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  • ful diagnostic tool in the esophagus. This technique involves spraying iodine dye solution into the esophagus. Normal eso- phageal epithelium, which normally contains glycogen- rich granules, is stained dark brown. Cancerous lesions, which lose glycogen granules in the prickle cell layer, clearly demonstrate an uncoloured area with a clear margin to iodine-stained normal mucosa. Well-demarcated unstained areas under iodine enhancement can be classified as squa- mous cell carcinoma with high sensitivity and specificity. Endoscopic pinch biopsy is essential for histological confir- mation (1). Indication of mucosal resection: According to data from a Japanese national survey for histological evaluation of surgi- cally resected esophageal cancer specimen (2), mucosal can- cer involvement is limited to the proper mucosal layer, affect- ing only 4% of the lymph nodes, whereas submucosally invaded cancer has 35% lymph node metastasis; therefore, patients with mucosal cancer can be considered appropriate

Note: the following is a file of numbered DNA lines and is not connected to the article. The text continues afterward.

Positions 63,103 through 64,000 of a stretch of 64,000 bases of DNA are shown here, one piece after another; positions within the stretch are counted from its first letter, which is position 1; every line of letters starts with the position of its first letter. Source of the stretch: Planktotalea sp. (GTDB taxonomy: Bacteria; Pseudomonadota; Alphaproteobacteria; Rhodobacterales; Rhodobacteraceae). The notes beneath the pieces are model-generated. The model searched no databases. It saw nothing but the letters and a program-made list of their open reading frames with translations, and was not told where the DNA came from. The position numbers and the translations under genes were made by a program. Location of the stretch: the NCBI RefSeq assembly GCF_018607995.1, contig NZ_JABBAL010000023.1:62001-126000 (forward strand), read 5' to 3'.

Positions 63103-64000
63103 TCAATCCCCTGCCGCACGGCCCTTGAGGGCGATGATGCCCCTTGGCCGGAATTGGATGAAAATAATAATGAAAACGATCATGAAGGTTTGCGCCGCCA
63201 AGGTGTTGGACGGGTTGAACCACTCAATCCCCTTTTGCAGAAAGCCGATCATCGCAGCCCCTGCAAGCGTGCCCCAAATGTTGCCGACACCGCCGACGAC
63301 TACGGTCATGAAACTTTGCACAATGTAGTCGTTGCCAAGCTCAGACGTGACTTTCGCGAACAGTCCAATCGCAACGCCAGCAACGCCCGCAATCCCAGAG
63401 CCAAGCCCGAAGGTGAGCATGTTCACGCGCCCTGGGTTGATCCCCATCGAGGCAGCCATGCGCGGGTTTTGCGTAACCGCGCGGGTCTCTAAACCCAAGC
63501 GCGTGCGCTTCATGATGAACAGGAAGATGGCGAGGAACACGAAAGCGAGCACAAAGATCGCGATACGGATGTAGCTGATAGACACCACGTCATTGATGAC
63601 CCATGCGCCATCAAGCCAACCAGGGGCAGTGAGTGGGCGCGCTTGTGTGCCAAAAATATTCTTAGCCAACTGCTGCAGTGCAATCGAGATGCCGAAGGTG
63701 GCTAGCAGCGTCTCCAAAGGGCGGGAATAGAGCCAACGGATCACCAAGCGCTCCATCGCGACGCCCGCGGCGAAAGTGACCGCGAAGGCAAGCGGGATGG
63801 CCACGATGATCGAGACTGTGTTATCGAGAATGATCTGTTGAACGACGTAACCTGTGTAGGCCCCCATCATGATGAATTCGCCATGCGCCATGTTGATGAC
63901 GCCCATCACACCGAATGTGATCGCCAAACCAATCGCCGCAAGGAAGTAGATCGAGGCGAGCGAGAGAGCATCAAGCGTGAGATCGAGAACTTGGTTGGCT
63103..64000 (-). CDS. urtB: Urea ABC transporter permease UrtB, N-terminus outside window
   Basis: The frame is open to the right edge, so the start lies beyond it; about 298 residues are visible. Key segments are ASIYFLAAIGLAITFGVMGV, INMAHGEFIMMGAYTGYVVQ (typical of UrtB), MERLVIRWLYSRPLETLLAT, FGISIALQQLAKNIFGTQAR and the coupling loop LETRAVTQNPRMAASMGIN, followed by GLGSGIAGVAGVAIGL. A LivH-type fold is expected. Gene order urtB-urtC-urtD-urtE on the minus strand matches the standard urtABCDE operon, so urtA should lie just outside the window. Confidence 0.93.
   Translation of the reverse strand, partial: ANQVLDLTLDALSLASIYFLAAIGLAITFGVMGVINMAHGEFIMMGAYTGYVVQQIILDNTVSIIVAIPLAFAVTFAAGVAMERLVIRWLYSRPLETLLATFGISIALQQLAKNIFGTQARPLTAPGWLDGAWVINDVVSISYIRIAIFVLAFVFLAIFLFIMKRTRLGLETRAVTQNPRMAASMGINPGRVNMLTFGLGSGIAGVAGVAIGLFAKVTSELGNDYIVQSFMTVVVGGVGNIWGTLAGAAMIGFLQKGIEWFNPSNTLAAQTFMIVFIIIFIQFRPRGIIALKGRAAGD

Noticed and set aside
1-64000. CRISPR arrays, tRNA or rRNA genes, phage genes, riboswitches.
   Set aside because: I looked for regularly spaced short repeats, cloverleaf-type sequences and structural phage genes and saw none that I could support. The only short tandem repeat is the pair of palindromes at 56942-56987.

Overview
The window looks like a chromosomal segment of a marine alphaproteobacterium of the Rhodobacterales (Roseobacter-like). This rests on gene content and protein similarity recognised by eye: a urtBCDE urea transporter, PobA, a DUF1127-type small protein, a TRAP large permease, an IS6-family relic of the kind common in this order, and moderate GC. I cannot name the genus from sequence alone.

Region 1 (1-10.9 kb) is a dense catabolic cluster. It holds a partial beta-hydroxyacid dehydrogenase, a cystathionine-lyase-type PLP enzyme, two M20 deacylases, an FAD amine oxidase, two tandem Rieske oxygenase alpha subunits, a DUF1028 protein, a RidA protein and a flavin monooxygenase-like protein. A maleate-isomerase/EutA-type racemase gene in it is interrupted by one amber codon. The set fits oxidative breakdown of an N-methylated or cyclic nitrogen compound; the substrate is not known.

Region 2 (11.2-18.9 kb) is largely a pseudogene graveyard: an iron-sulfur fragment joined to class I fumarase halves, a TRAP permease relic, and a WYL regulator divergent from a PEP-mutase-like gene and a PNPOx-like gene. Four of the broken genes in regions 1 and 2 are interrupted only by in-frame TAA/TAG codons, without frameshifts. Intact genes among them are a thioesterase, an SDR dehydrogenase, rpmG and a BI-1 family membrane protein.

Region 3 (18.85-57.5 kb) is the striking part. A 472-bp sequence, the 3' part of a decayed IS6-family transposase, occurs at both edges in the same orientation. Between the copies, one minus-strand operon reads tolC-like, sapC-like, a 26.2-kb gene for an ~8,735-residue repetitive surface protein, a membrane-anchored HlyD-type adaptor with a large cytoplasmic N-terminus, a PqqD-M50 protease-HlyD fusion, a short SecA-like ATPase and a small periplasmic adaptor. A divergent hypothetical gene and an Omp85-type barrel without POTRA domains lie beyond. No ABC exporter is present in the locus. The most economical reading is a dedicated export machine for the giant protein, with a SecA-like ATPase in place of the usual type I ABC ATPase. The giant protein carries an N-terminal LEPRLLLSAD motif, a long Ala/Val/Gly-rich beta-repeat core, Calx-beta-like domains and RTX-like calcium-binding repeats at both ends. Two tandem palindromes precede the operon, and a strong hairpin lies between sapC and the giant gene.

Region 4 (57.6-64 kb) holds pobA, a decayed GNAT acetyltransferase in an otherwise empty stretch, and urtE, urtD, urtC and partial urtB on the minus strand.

candidates for mucosal resection as curative treatment. Technically, even submucosal cancer, if it were lifted by submucosal saline injection, could be resected by this proce- dure, so submucosal cancer patients may also be candidates for surgery.

    DIAGNOSIS OF EARLY STAGE GASTRIC CANCER

    Detection of early stage gastric cancer: The early stage gas- tric cancer most often encountered is characterized by changes such as reddish colour of the mucosal surface, lustre- lessness, rough surface, marginal irregular step-down (type IIc), wide base elevation (type IIa), etc.

    Dye-enhanced endoscopy is also useful in detecting cancer of the stomach. Spraying indigocarmine solution enhances the mucosal surface irregularities mentioned above. Indications of mucosal resection: Absolute indications of mucosectomy in gastric cancer are as follows: differentiated adenocarcinoma; mucosal cancer less than 10 mm in IIb and IIc lesions without ulcer or ulcer scar; and mucosal cancer less than 20 mm in IIa lesions.